In a surprising turn of events, YouTube has reversed its decision regarding the Apple Vision Pro, announcing that a dedicated app for the spatial computing headset is now on its roadmap. This shift comes after YouTube initially declared that it would not develop specialized apps for the Vision Pro and would not allow its iPad apps to run on the hardware.
As of now, the company recommends that Vision Pro users access the platform via Safari. However, the desktop version in Safari poses usability challenges, with touch targets close together and not optimized for eye tracking. Thus, the prospect of a native Vision Pro app promises an enhanced and more tailored user experience.
“A great experience”: YouTube plans Vision Pro app after initial resistance
YouTube spokesperson Jessica Gibby revealed the company’s updated position in a statement to The Verge, stating, “We’re excited to see Vision Pro launch and we’re supporting it by ensuring YouTube users have a great experience in Safari. We do not have any specific plans to share at this time, but can confirm that a Vision Pro app is on our roadmap.” While the statement signals a positive shift, it leaves users eagerly awaiting more details and a specific timeline for the release of the dedicated Vision Pro app.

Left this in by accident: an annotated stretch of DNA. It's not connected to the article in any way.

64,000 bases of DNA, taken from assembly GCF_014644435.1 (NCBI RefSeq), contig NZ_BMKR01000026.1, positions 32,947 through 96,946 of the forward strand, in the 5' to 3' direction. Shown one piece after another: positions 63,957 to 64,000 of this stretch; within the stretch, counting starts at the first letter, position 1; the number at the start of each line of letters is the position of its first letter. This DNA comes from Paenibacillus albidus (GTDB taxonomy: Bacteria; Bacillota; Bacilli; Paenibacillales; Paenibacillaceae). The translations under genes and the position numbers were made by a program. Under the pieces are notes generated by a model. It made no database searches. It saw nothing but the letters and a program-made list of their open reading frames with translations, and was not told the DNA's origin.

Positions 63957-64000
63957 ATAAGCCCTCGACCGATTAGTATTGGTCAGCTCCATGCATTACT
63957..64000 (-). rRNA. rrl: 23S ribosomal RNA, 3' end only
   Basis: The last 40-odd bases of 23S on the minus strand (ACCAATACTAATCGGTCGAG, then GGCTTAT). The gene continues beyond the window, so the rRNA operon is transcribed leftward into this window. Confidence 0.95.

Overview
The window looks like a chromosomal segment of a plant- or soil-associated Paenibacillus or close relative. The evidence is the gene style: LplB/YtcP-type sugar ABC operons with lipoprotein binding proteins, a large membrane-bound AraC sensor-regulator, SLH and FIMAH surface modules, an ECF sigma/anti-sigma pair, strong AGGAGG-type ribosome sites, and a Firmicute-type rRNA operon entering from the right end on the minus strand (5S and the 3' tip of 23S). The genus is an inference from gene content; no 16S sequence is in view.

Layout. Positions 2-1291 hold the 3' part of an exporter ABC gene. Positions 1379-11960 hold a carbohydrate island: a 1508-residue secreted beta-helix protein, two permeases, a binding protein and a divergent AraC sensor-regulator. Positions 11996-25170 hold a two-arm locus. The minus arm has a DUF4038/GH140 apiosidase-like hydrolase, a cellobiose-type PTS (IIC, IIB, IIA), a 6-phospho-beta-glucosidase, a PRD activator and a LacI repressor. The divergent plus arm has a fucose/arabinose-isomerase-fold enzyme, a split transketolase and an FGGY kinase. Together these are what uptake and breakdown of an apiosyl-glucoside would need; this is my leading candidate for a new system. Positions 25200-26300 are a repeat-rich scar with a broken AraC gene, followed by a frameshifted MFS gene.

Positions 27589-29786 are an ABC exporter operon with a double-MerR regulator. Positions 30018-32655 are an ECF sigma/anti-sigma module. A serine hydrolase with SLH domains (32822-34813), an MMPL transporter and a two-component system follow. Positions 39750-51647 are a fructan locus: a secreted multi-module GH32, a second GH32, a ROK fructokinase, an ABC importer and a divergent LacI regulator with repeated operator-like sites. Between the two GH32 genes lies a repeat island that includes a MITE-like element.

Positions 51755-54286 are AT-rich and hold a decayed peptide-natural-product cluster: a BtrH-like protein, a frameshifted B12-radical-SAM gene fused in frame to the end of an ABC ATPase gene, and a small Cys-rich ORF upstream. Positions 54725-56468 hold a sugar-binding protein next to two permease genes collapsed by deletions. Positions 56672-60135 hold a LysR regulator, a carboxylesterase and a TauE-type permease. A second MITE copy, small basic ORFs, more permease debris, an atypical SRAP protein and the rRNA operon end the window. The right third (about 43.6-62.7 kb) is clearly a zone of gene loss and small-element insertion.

One notable hurdle in YouTube’s support for the Vision Pro is the absence of compatibility for existing 360 and VR videos on the platform. Apple spokesperson Jackie Roy mentioned that much of this content was created for devices that do not deliver a high-quality spatial experience and could potentially cause motion discomfort. YouTube has not clarified if the new Vision Pro app will address these issues, leaving the future of VR and 360 video support uncertain on the Apple headset.
Additionally, Vision Pro owners have encountered issues with Safari’s WebXR support, affecting the functionality of various VR videos. While Apple’s Roy acknowledged the limitations and mentioned ongoing efforts to improve WebXR support, it remains unclear when users can expect a seamless experience with VR content on the Vision Pro.
In the meantime, users can try Juno—a $4.99 third-party app providing a native VisionOS UI experience. Juno uses YouTube’s embed API, offering video playback with essential controls, ad support, and even detection of YouTube Premium subscriptions. Despite being unofficial, Juno, created by the seasoned app developer Christian Selig, promises an immersive YouTube experience on Vision Pro, with future updates including multiview support and additional features.